Allen, John (2004) The whereabouts of power: Politics, government and space, Geografiska Annaler 86 B (1): 19–32.
Allen, John and Cochrane, Allan (2010) Assemblages of state power: Topological shifts in the organization of government and politics, Antipode, 42 (5): 1071–89.
Blok, Anders (2011) Clash of the eco-sciences: Carbon marketization, environmental NGOs and performativity as politics, Economy and Society, 40 (3): 451–76.
British Gas (2012) Welcome to Green Streets, available online: http://www.britishgas. co.uk/smarter-living/save-energy/green-streets.html (accessed February 2014).
Carter, Neil (2008) Confronting climate change in the UK: Challenges and obstacles, Political Quarterly, 79 (2): 194–205
Carter, Neil (2014) The politics of climate change in the UK, Wiley Interdisciplinary Reviews: Climate Change 5 (3): 423–33.
Carter, Neil and Jacobs, Michael (2014)) Explaining radical policy change: The case of climate change and energy policy under the British Labour government 2006–2010, Public Administration 92 (1): 125–41.
CBI [Confederation of British Industry] (2014) The colour of growth: Maximising the potential of green business. Available online: http://www.cbi.org. uk/media/1552876/energy_climatechangerpt_web.pdf (accessed February 2015).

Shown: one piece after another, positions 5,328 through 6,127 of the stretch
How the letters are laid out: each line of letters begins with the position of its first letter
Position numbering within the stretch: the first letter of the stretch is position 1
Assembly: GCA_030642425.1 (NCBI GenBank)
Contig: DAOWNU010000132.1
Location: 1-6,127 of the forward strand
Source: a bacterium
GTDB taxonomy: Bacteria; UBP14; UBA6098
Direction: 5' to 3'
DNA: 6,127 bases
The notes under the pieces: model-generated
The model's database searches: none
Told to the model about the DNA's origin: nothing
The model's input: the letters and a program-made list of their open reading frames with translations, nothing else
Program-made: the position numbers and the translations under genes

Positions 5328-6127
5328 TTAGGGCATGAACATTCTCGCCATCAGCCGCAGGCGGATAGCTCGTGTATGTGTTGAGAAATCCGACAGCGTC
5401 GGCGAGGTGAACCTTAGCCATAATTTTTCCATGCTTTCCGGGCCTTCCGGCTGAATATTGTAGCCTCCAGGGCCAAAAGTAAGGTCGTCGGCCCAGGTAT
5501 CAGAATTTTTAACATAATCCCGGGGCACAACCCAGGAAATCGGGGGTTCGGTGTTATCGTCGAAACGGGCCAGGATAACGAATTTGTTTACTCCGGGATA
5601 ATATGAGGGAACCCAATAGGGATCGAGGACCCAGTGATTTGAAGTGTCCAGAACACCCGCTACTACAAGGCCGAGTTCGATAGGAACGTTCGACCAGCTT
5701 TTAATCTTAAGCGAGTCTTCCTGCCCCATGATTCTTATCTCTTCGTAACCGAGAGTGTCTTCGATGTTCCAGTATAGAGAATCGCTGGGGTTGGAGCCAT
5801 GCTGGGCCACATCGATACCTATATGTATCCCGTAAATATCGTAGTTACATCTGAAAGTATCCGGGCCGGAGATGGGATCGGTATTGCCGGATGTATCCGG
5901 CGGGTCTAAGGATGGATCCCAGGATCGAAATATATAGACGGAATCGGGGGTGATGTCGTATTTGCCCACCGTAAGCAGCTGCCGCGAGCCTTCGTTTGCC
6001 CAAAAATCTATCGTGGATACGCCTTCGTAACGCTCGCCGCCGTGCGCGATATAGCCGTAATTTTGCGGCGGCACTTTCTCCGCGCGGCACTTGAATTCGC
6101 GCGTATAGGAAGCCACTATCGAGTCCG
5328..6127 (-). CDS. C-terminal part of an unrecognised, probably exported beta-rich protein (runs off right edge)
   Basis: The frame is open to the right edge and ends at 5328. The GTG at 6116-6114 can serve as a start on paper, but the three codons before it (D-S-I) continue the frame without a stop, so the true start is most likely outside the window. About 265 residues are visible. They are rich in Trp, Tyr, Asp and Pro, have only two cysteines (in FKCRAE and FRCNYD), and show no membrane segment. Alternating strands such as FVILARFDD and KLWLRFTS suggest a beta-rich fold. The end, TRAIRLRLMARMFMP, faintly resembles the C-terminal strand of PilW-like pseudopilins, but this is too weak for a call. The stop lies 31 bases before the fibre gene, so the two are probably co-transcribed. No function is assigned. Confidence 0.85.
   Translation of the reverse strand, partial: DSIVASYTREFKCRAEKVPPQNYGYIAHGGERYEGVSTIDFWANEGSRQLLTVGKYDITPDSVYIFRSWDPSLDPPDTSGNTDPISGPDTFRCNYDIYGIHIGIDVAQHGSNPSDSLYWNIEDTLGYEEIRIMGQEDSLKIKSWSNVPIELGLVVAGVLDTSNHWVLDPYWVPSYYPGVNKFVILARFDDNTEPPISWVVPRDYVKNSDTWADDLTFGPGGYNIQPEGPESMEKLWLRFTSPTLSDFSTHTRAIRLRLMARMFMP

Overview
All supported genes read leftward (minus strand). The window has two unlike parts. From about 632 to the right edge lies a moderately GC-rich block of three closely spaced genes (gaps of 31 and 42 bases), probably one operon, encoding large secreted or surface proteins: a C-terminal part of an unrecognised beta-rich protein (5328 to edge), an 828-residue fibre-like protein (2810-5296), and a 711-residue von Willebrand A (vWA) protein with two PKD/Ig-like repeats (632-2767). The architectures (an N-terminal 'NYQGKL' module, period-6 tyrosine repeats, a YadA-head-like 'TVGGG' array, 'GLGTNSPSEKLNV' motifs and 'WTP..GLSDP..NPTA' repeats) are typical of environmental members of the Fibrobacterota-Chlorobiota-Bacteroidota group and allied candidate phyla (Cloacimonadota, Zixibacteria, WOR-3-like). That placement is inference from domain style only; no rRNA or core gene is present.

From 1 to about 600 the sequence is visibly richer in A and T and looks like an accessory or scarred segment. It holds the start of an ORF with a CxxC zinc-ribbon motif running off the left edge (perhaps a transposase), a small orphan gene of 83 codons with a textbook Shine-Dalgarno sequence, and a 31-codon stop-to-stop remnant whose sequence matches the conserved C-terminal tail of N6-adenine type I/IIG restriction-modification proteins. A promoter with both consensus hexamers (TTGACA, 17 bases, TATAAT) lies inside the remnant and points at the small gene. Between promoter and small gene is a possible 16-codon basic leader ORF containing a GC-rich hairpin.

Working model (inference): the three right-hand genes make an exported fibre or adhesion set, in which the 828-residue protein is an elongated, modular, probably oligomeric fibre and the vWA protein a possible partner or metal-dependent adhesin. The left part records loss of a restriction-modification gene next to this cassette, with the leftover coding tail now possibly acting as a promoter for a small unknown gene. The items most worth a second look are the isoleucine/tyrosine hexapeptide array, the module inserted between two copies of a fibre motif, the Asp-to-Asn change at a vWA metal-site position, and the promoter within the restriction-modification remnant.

Eyre, Nick (2001) Carbon reduction in the real world: How the UK will surpass its Kyoto obligations, Climate Policy, 1: 309–26.
Gibbs, David, Longhurst, James and Braithwaite, Clare (1998) ‘Struggling with sustainability’: Weak and strong interpretations of sustainable development within local authority policy, Environment and Planning A, 30: 1351–65
Guardian, The (2006) The year the world woke up, 20 December, p. 7.
Guardian, The (2014a) George Osborne defeated in attempt to weaken UK carbon budget, 22 July. Available online: http://www.theguardian.com/ environment/2014/jul/22/george-osborne-defeated-in-attempt-to-weakenuk-carbon-budget (accessed February 2015)
Hulme, Mike and Turnpenny, John (2004) Understanding and managing climate change: The UK experience, Geographical Journal, 170 (2): 105–15.
Lorenzoni, Irene, O’Riordan, Tim and Pidgeon, Nick (2008) Hot air and cold feet: The UK response to climate change, in Compston, H. and Bailey, I. (eds) Turning Down the Heat: The Politics of Climate Policy in Affluent Democracies, Palgrave, Basingstoke, pp. 104–24.
Lovell, Heather, Bulkeley, Harriet and Owens, Susan (2009) Converging agendas? Energy and climate change policies in the UK, Environment and Planning C: Government and Policy, 27 (1) 90–109.
MacKenzie, Donald and Pardo-Guerra, Juan P (2014) Insurgent capitalism: Island, bricolage and the re-making of finance, Economy and Society, 43 (2): 153–82.
Marres, Noortje (2011) The costs of public involvement: Everyday devices of carbon accounting and the materialization of participation, Economy and Society, 40 (4): 510–33.
Owens, Susan (2010) Learning across levels of governance: Expert advice and the adoption of carbon dioxide emissions reduction targets in the UK, Global Environmental Change, 20: 394–401.
Timmermans, Stefan and Epstein, Steven (2010) A world of standards but not a standard world: Toward a sociology of standards and standardization, Annual Review Sociology, 36: 69–89.